Layer 7 Application ID Example

Layer 7 Nested Application ID Example

*Note many implementations use Closed Source AppID signatures

8

Copyright
©
2011
Juniper Networks, Inc. www.juniper.net


FEATURES THAT RELY ON APPLICATION ID

1.
Layer 7 services may rely on the results of AppID to determine if they are interested in the session,
so tricking Application ID can have impacts on whether these services are used or not.


IPS

Anti
-
Virus

Anti
-
Spam

URL Filtering

Application
Firewall

DLP

QoS

APP ID

Session = HTTP

Src
-
IP: 1.1.1.1

Dst
-
IP: 2.2.2.2

Dst
-
Port: 80

Src
-
Port: 41932

Protocol: TCP

9

Copyright
©
2011
Juniper Networks, Inc. www.juniper.net


APPLICATION CACHING

1.
Application ID is Expensive

2.
Results typically the same for IP/Protocol/Port

3.
Improved Performance








Sample Application Cache Table

10

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©
2011
Juniper Networks, Inc. www.juniper.net


\
(PRE
\
)PROCESSING

11

Copyright
©
2011
Juniper Networks, Inc. www.juniper.net


PREPROCESSING: FRAGMENTATION / SEGMENTATION

1.
Like IPS, Application Firewall must serialize, order, and reassemble packets/application data before
trying to do pattern matching.

2.
E.g. Matching pattern “HTTP” in a GET request “GET /index.html HTTP/1.0”


GET /index.html
HTTP
/1.0

o
ne
p
acket, (no reassembly required)

GET

HT

/index.html

TP
/1.0

IP Packet 1

IP Packet 2

IP Packet 3

IP Packet 4

Multiple IP Fragments, must reassemble before we can do pattern matching, or we will not detect
string “HTTP” in any individual packet

GET /index.html
HTTP
/1.0

12

Copyright
©
2011
Juniper Networks, Inc. www.juniper.net


PREPROCESSING: ORDERING

1.
We must properly order packets/segments before performing pattern matching

2.
E.g. Matching pattern “HTTP” in a GET request “GET /index.html HTTP/1.0”


GET

HT

/index.html

TP
/1.0

IP Packet 1

IP Packet 2

IP Packet 3

IP Packet 4

Multiple IP Fragments/Segments, must reassemble before we can do pattern matching, or we will not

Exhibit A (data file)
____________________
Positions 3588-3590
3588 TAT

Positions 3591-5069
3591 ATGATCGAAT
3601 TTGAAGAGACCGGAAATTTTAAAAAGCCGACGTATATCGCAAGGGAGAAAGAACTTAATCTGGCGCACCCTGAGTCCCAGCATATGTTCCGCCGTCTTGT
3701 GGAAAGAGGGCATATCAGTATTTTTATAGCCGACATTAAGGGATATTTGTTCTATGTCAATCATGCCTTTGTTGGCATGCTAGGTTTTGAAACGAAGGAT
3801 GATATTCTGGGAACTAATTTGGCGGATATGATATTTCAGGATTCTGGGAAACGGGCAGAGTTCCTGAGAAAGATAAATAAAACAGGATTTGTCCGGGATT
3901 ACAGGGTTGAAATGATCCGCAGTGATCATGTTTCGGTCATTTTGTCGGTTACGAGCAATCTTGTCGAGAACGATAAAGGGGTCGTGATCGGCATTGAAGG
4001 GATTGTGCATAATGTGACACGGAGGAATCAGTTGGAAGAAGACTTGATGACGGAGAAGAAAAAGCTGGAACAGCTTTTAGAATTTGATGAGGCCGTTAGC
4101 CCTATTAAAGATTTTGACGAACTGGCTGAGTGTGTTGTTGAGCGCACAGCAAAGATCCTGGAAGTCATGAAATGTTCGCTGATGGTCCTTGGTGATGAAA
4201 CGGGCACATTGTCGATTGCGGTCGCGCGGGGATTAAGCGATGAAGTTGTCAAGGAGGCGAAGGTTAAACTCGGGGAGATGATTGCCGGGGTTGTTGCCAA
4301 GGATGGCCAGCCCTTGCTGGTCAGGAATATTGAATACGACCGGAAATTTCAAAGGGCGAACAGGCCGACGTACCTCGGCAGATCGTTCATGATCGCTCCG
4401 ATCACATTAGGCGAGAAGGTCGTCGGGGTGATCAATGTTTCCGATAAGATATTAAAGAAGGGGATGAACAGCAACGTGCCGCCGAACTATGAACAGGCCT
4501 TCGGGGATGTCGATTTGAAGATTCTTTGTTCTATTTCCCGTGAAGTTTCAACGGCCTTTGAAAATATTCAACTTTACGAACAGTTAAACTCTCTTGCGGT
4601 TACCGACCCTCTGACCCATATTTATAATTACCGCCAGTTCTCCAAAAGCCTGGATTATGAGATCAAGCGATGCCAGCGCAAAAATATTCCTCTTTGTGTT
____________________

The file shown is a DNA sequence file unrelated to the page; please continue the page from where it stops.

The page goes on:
detect string “HTTP” in any individual packet

GET /index.html
HTTP
/1.0

Multiple packets/segments, out of
order

Reassembled, we can match the pattern properly now

13

Copyright
©
2011
Juniper Networks, Inc. www.juniper.net


PREPROCESSING: PROPER REASSEMBLY

1.
What if attacker sends two
fragements
/segments with a different payload?

2.
E.g. Matching pattern “HTTP” in a GET request “GET /index.html HTTP/1.0”


GET

HTTP

/index.html

/1.0

Segment 1

Segment 2

Segment 4

SIP

(denied segment 3)

(permitted segment 3)

14

Copyright
©
2011
Juniper Networks, Inc. www.juniper.net


NETWORK APPLICATION IDENTIFICATION

15

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©
2011
Juniper Networks, Inc. www.juniper.net


APPLICATION
IDENTIFICATION 1/3

1.
Must Pass Some Traffic (Bi
-
directionally) before Application can be identified

2.
In this example, TCP 3
-
way handshake completed, but no L7 payload has been sent so application
has not be identified.



16

Copyright
©
2011
Juniper Networks, Inc. www.juniper.net


APPLICATION IDENTIFICATION 2/3

1.
Actual detection must occur on payload, here HTTP has been identified after Layer 7 exchange.

17

Copyright
©
2011
Juniper Networks, Inc. www.juniper.net


APPLICATION IDENTIFICATION 3/3

1.
Application Firewalling itself doesn’t inspect beyond the application ID, so it doesn’t stop attacks.

18

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©
2011
Juniper Networks, Inc. www.juniper.net


LIMITATIONS VULNERABILITIES EXPLOITATION

19

Copyright
©
2011
Juniper Networks, Inc. www.juniper.net